Re: Orca accessable web browser with orca

Hi, and sorry to intrude in this debate, but how do you tackle the
problems with navigating around amongst radio buttons in Elinks? The
reason i ask is that when i use cursor to navigate a group of radio
buttons, the wrong button tends to be selected. I know that this is
off-topic so please forgive me for asking, i was just curious.

Benjamin Hawkes-Lewis wrote:
Labrador wrote: 

I like very much the "*some*": please try getting logged into a router 
with both lynx, elinks or links2, netrik, w3m, edbrowse... 

Mentioning Lynx seems beside the point seeing as the developers have no
intention of adding JavaScript support. What makes my Netgear router web
interface hard to use with ELinks-with-spidermonkey is not the
JavaScript but the frames. A quick test suggests it's not impossible

then we will for sure better understand why people need FF (and so Orca). 

I'm not really sure who or what you're arguing against. Not only am I in
favour of making Firefox accessible with Orca, but I've tried to make it
easier to install the Fire Vox extension and I've contributed a minor
patch of my own to Orca's Gecko handling. But the Orca and Firefox
experience isn't perfected yet.

IMHO it's absurd to advise using a console-browser from within Orca as long as it's much 
easier, faster and efficient to do ctrl+alt+F? to use console apps under
the console

You may think it's absurd, but as I mentioned some prefer using Orca
with Gnome Terminal to ctrl+alt+F anyway.

I don't believe elinks will one day be as performant as 
Mozilla/Firefox/Opera browsers in Js and Flash support. 

JavaScript performance in ELinks itself should be very close to that of
Firefox because ELinks is using SpiderMonkey, Mozilla's own JavaScript
library. Browsers also expose subsets of browser functionality to
JavaScript, varying from browser to browser; ELinks has less equivalent
functionality to expose than most graphical browsers. What ELinks is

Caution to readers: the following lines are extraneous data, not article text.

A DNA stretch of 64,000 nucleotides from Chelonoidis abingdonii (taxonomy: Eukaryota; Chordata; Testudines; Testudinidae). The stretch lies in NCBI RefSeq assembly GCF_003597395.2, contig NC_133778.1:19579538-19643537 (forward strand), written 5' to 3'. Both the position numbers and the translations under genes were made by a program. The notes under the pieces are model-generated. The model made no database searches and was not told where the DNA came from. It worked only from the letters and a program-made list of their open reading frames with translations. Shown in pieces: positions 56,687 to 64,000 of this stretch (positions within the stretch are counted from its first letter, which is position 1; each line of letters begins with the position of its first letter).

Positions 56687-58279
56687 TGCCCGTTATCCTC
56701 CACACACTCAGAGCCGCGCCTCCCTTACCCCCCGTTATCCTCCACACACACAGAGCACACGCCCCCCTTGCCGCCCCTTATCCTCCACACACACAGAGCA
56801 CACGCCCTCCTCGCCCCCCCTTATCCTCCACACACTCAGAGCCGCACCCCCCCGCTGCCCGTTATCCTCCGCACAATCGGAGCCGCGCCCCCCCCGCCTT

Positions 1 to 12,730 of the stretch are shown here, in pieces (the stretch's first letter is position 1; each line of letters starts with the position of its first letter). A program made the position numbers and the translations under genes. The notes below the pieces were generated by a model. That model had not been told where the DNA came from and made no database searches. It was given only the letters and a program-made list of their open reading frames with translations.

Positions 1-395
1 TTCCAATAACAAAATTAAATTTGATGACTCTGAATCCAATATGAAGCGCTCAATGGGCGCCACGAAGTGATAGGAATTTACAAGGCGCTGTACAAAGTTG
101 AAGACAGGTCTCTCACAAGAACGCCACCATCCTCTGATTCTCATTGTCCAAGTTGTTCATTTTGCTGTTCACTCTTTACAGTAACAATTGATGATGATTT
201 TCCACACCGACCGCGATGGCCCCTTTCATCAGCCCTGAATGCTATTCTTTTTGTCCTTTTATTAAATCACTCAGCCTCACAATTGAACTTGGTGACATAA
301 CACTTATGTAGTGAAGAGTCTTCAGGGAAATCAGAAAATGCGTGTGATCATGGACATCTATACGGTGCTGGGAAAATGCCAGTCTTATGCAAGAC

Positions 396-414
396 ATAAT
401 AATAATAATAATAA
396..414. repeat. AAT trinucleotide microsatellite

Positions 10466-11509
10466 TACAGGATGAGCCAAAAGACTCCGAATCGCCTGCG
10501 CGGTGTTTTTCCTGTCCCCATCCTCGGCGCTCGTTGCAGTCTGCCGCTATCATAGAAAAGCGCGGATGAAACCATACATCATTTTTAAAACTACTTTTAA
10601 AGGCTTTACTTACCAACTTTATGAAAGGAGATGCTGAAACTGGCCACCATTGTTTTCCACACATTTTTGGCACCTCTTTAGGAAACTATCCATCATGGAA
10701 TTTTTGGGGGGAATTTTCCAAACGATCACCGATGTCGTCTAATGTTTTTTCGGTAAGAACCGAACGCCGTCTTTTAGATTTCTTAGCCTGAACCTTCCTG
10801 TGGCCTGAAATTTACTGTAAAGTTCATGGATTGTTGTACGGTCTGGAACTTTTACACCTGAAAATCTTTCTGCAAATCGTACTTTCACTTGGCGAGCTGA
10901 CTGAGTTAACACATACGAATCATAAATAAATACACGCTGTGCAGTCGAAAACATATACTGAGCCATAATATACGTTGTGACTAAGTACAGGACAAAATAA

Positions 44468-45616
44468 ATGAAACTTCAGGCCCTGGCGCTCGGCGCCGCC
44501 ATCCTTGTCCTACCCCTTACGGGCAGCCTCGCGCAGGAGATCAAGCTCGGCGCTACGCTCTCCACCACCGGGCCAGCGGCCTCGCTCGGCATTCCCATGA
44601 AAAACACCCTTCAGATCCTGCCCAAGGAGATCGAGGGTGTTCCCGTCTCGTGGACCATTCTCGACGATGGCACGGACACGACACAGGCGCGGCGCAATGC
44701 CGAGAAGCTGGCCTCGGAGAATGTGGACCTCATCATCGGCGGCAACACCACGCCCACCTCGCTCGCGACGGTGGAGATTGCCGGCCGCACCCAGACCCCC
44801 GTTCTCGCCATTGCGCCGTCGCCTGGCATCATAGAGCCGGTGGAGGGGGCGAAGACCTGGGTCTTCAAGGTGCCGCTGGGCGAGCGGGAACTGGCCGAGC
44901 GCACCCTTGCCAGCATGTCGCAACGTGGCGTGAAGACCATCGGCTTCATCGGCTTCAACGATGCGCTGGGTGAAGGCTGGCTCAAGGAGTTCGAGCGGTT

currently lacking is real DOM support for use with scripts, but as I
understand it the developers are in the gradual process of adding this.

Technically it is possible to launch the standalone Flash Player from
ELinks to open Flash objects, although it doesn't work very well because
ELinks downloads the Flash file to a temporary directory and runs the
Player on that. But as far as I can tell, Flash support is currently
useless for Orca users except for playing audio, since:

1. Gnash (the GNU Flash project) have neither implemented any of the
ActionScript accessibility classes nor exposed the Gnash plugin to
AT-SPI, the GNOME accessibility framework. The developers are currently
focused on getting video streaming operational. See the Request for
Enhancement I logged with Gnash at:

2. Adobe does not expose Flash functionality to AT-SPI.

3. Adobe does not expose Flash Player plugin functionality to the
Microsoft Active Accessibility framework in Firefox or Opera on Windows,
although they do in Internet Explorer. Until this changes, Adobe support
for Flash accessibility on Linux seems unlikely, I'm sorry to say.

For more details see this thread on the Mozilla accessibility
development list:

The goals is IMHO to take profit from graphical apps thanks to Orca, 
and to use graphical browsers since it's worldwide known that their 
console-counterpart fail in JS, Flash, etc.

Using graphical browsers is a means not an end, surely.

There are also patches to make W3M use JavaScript, although they're now
at least four years old.

W3m is quite userunfriendly/blindunfriendly (I'm a real 
lynx addict and cannot work without "numbered links and form fields" + 
the "cursor showed".

I'm not sure what you mean by "cursor showed". As for W3M being blind
unfriendly, it is sometimes used with Emacspeak. And when used under
Emacs, there appears to be a link-numberer:

Benjamin Hawkes-Lewis

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